Saturday, June 8, 2013

Mountain Travel Forum 2013: Sessions I & II

General Session I
Wednesday, April 10th 8:30AM - 10:15AM
The World of Travel According to Google & Facebook
  • First came search. Then mobile and video. And now travel. Google’s Rob Torres, Managing Director for Travel, explained the "now and next" for Google, travel, and us. A fresh, fast track.
  • Facebook has a juiced-up focus on travel. Erik Hawkins, Industry Manager for Travel, North America, explained how Facebook plans to unleash the power of more than a billion users on the world’s third largest industry and what’s in it for you.

"Word of mouth is still a marketer’s best friend, and it’s now being delivered by social media. Travel experts from Google and Facebook described the exponential growth in their involvement in travel; showcased new technology like Google Glass, which incorporate a small voice-activated point-of-view camera; and provided advice on how to connect with customers through current and future tools. And if a picture is worth a thousand words, video speaks volumes: it’s becoming an important piece of the decision process for travelers" (SAM April, 2013).
General Session II
Wednesday, April 10th 10:45AM - 12:25PM
Leveraging Bloggers for Profit
  • Engaging in meaningful conversations and campaigns with influential bloggers is the key to any successful communications strategy and growing sales in 2013 and beyond. Expedia Vice President Hari Nair explained how his company’s strategy with bloggers has led to phenomenal success. How it works, why, and even a look at the ROI.
  • A panel with Krista Parry, Senior Vice President and Chief Innovation Officer at Powdr Enterprises and founder of Snowmamas blog, and Anne Taylor Hartzell, founder and creator of Hip Travel Mama, talked about how they used their passion for travel and blogging to help travel brands drive engagement and bookings with fellow travelers.
"Bloggers provide another source of trusted word-of-mouth. Hari Nair of Expedia said that 50 percent of Gen Xers look to bloggers for advice; overall, a 25 percent of travelers do.
Bloggers, of course, have independent voices, and as such may not be completely in tune with the marketing message. But that’s part of the point: they have their own unique voice, and that authenticity makes them believable and trustworthy. Their organic advocacy can help you increase engagement and strengthen relationships.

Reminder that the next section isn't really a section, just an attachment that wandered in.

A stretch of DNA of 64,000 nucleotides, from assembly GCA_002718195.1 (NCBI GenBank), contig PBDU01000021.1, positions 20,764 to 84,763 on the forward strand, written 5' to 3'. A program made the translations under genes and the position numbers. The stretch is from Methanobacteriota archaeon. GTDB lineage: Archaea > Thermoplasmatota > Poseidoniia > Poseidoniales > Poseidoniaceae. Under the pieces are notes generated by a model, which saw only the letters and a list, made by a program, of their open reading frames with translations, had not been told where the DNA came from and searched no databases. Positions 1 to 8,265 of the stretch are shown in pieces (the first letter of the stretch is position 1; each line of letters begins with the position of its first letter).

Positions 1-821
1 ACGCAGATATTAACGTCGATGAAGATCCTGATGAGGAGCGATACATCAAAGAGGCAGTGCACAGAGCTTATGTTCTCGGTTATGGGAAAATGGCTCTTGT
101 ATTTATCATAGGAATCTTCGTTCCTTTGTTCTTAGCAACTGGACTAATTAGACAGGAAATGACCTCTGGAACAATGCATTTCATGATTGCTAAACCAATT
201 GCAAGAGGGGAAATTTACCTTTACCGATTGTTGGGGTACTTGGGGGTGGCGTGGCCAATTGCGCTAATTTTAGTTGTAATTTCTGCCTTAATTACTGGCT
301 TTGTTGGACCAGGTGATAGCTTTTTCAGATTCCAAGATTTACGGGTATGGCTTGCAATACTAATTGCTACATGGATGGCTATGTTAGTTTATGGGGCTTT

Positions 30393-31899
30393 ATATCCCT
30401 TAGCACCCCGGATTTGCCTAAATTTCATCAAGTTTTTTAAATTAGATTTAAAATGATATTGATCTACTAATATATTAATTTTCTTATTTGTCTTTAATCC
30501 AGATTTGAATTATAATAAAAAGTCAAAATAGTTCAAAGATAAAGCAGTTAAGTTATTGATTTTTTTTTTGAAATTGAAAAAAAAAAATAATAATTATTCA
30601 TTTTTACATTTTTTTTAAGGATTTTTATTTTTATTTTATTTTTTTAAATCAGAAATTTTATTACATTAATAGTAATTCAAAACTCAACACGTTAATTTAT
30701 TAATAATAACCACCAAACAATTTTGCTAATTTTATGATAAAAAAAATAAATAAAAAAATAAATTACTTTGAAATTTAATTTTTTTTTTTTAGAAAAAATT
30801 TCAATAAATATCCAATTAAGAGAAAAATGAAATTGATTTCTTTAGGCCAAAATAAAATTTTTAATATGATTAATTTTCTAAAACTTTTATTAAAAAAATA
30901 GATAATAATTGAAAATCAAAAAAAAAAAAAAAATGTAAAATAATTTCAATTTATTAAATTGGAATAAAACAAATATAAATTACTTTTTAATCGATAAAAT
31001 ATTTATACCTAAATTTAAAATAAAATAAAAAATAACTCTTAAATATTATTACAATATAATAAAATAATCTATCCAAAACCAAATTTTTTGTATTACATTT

That’s the value of bloggers such as Park City’s Snowmamas, as Krista Parry of Powdr Enterprises pointed out. Blogs are a fine way to reach a targeted audience, like moms. Millennials, the future core customers, are always engaged. Yes, marketers can’t control the message and interaction, she said, but then, that control was lost years ago. The best you can do now is go with the flow and be involved" (SAM April, 2013).

Mobile Is NOW

  • HotelTonight is providing innovative solutions for mobile bookings. With more than $37 million in venture capital, they have big growth plans. Founder and CEO Sam Shank explained the larger societal trend towards last-minute, on-demand consumption, and how consumers expect everything to be at their fingertips more than ever before. Shank talked about how mobile will impact all aspects of mountain travel - before and especially during the guest's visit.
"That’s equally true for mobile communications, which can usher in a suite of new services and, if handled correctly, new revenue streams. Sam Shank of HotelTonight, a last-minute booking app (2,500 hotels, 90 cities, 12 countries), described how a suite of apps on a location-enabled smartphone could serve as a sort of on-mountain remote control, Think of an app as a button on the remote, he said.
How would this improve the experience? For starters, resorts could sell tickets without a ticket window (or waiting line). Guide guests to the best parking places, most suitable trails, and shortest liftlines. Push lunch menus to guests shortly before noon, say, direct them to nearby restaurants (thank you, location services), and allow them to order ahead and reserve a table. The app could also alert the kitchen when guests are approaching the restaurant, so that food could be ready the moment guests arrive. That’s efficient for both guest and resort, he noted. And why not offer line-cutting privileges on a busy day, or private lessons tailored to the terrain a guest has been on? Prices for both could be adjusted as supply and demand changes, minute by minute
"(SAM April, 2013).

His five rules for apps:

do just one thing, really well
• complete tasks quickly, efficiently
• offer limited selection (make choices easy)
• personalize the choices (based on previous purchases or choices)
• anticipate needs—know where customers are, and send reminders.

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